Poster presented at the CAHSPR Conference in Toronto, ON, May 2014.
“Improvements to motivate rural FPs include opportunities for CPD, availability of locums, reasonable workload, access to hospital facilities/services, ability to reduce on-call duties, and more multidisciplinary support.”
“Similarities between GCMS and IMGs who have been licensed in Canada for at least 8 years were seen with respect to location, percentage who were FPs, plans to relocate and professional satisfaction. Significant differences occurred between Canadian graduates and those more recently licensed IMGs. Here there is a clear difference in work hours, location, future plans and satisfaction. As a group, they seem less settled and content in terms of their practice setting and career fulfillment.”
Poster presented at the Taming of the Queue Conference in Ottawa, ON, March 2014.
“Physicians in an IP practice reported greater satisfaction with access to most health care professionals and clinical resources than those in a solo or group practice. Better access could mean shorter waiting times for patients. The Patient’s Medical Home model promotes interprofessional teams delivering patient-centred care for all Canadians.”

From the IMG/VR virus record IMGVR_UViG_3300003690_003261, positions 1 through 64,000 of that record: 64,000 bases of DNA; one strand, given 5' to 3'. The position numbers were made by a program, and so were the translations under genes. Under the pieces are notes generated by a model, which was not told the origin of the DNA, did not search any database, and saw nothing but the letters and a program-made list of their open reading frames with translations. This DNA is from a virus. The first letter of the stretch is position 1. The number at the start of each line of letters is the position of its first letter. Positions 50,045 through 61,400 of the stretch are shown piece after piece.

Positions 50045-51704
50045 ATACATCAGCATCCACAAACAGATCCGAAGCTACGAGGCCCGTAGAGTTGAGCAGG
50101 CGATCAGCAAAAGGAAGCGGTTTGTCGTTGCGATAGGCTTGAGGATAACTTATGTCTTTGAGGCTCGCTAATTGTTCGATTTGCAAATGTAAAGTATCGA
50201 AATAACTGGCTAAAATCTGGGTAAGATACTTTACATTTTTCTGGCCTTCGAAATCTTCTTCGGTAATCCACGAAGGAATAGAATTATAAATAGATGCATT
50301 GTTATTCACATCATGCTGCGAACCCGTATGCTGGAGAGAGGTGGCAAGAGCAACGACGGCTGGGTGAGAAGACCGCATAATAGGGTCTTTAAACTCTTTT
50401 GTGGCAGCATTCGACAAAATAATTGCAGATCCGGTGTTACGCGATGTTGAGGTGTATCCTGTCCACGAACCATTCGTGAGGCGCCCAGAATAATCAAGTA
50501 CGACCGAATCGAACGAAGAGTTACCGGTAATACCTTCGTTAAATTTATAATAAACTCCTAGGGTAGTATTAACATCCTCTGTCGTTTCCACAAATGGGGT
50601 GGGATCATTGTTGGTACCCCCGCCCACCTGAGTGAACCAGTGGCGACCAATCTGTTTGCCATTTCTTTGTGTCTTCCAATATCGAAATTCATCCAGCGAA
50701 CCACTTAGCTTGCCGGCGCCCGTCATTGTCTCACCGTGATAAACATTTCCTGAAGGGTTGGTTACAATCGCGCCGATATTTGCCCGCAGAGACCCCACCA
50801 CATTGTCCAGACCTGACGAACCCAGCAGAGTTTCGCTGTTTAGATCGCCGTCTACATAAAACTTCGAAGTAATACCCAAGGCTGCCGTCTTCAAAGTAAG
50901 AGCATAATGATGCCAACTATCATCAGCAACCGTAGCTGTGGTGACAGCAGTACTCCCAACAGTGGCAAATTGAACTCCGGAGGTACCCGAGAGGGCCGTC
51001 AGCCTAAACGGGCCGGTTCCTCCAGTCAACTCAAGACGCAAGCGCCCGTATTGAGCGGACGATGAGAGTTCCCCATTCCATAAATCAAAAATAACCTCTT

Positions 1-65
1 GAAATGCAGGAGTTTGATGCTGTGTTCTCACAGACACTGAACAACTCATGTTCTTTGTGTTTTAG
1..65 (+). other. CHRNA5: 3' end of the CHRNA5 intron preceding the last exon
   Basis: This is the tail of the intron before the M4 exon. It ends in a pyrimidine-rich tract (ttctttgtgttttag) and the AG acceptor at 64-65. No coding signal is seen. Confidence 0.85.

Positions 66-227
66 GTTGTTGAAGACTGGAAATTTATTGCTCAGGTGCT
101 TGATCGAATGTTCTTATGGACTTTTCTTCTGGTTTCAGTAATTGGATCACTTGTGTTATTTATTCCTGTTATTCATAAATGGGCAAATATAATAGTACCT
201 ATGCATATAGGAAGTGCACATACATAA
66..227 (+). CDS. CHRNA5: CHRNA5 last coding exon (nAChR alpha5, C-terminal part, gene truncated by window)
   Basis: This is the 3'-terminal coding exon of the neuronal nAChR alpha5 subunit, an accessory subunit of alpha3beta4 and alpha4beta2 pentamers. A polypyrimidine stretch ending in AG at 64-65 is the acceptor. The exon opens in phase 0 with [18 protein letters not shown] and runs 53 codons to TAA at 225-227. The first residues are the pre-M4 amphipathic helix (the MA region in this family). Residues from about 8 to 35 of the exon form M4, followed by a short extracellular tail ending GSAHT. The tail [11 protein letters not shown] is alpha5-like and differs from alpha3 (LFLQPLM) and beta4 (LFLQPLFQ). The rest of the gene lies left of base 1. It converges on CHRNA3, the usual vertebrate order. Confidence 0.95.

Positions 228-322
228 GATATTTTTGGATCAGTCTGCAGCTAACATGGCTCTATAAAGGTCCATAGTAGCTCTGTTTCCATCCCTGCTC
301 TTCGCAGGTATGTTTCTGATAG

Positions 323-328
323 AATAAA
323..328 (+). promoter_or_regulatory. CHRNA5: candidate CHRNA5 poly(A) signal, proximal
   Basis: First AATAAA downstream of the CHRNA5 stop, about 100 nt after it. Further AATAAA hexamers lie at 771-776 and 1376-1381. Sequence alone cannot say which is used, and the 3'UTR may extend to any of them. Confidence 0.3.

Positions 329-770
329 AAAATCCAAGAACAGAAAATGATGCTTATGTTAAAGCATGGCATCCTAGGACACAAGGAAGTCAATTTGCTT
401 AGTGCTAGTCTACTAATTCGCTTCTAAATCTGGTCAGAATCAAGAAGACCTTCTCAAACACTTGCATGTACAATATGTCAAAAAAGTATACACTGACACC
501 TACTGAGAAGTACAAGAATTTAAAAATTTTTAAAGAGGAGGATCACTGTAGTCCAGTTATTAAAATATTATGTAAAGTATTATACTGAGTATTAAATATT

“We continue to see heavier workloads among rural physicians with them typically being on-call over 3 days per month more than their more urban colleagues. It is equally interesting to note, however, the similarities in accessing services and providers where it is often assumed the challenges will be greater in the more bucolic areas of Canada. They have embraced electronic health records to the same extent and over half of both groups say it has increased the productivity of their practice.”
” The cohort file also allows us to temper, to some extent, our interpretation of the intentions reported in the main National Physician Survey research file. Intention to retire, adopt an electronic record or change a practice in other ways does not always pan out in the time period originally planned.”
“The era of most physicians being paid solely by the fee-for-service method is over as illustrated by the results of the 2013 National Physician Survey where 38% reported receiving 90% or more of their professional earnings from fee-for-service compared to two thirds of all physicians in 19962. Being paid by more than one method (blended) is now equally prevalent at 41%.”